Snake melons are a phenotype (and possibly a viable race) whose human ecological niche is the priesthood, in whatever form that takes. In the 19th and 20th centuries, for example, the ideological priesthood took the form of politicians and corporate executives. Now that the secular era has been replaced wholesale by postmodern New Ageism, we can expect a more fragmented priesthood representing many new religious sects rediscovering intuitive mythical archetypes while claiming the prestige of scientific realism. Insulated as a group and left to their own devices, they will become snake cultists, worshiping a metaphorical projection of their inner selves.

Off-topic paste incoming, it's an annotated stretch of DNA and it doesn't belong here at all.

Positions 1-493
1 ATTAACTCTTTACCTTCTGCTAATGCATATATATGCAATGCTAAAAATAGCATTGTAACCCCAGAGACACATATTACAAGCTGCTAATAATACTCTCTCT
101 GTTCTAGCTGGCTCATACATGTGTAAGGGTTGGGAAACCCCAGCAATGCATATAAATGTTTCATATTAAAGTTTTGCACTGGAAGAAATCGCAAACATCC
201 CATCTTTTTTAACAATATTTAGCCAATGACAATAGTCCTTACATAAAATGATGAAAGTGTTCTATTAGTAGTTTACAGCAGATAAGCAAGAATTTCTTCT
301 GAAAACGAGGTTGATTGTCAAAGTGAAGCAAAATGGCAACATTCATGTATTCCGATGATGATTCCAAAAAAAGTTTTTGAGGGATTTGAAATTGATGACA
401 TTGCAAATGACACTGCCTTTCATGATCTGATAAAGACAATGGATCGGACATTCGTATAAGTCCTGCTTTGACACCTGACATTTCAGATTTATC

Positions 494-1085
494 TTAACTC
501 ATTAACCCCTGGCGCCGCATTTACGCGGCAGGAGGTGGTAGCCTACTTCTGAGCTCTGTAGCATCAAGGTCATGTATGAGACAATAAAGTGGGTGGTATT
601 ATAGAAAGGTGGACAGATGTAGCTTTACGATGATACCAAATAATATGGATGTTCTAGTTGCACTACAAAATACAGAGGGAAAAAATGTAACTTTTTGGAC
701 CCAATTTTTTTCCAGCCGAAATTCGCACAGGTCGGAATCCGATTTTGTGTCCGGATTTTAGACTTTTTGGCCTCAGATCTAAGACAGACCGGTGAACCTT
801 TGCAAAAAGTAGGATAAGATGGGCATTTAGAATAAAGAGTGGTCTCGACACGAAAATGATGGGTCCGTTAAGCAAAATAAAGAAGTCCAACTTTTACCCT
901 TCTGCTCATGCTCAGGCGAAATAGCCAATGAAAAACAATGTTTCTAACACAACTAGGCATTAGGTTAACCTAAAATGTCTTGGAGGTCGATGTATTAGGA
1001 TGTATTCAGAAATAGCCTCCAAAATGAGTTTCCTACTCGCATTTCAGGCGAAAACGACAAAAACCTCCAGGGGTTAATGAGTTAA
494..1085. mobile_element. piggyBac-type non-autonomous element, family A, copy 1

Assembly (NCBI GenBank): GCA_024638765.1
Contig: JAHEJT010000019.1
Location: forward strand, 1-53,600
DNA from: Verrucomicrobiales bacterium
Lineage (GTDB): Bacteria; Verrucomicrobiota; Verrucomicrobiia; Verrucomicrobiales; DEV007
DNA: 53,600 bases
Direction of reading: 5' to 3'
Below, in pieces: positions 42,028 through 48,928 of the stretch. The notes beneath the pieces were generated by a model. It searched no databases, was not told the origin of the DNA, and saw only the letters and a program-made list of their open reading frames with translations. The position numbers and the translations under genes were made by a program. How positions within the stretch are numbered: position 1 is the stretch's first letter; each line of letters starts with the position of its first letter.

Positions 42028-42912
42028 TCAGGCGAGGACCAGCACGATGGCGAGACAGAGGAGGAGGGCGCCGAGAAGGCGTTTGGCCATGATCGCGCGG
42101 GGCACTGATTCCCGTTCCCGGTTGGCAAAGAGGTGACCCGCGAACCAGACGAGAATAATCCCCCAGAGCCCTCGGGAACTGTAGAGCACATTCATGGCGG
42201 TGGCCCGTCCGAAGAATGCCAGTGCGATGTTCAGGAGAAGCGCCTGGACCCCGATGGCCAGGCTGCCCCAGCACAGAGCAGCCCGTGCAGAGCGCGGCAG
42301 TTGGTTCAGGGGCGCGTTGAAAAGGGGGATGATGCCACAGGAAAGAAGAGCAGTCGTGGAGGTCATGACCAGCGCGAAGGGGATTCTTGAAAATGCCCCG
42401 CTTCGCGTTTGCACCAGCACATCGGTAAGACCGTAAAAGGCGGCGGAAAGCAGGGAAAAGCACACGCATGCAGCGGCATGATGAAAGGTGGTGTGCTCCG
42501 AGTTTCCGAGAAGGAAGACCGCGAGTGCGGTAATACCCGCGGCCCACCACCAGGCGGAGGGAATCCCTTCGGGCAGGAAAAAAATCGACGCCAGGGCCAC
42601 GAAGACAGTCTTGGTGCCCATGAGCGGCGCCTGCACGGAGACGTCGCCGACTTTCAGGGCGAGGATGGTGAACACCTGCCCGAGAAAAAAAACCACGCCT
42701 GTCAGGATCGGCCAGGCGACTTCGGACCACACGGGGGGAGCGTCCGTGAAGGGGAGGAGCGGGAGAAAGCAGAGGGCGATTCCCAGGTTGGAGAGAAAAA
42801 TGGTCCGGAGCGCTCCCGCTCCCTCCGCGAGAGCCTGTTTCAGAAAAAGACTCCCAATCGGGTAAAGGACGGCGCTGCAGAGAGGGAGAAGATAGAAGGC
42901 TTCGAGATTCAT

The phenotypal priest’s method is to observe his audience’s Noble Lie, the central conceit which historically enabled the emergence of whatever heightened level of trust exists in their society, and archetype spiral into the most compelling avatar of that collective unconscious that his skills can afford. This type of central conceit typically takes the form of a virtue with which the audience has a complicated, paradoxical relationship. The key to identifying the snake melon’s chosen conceit is to look for where he appeals to the virtue by name but his logical usage entails that he must be referring to the virtue’s signal. In practice, the signal is preferred at the virtue’s expense because at scale no one spending effort on true expression of the virtue can compete with someone going all-in on the (much cheaper) signal. (Incidentally, this is also why ruderals, with their absolute dedication to individual-level intragroup competition, always eventually out-compete competitors in the absence of male group-level selection, despite their lower general fitness.)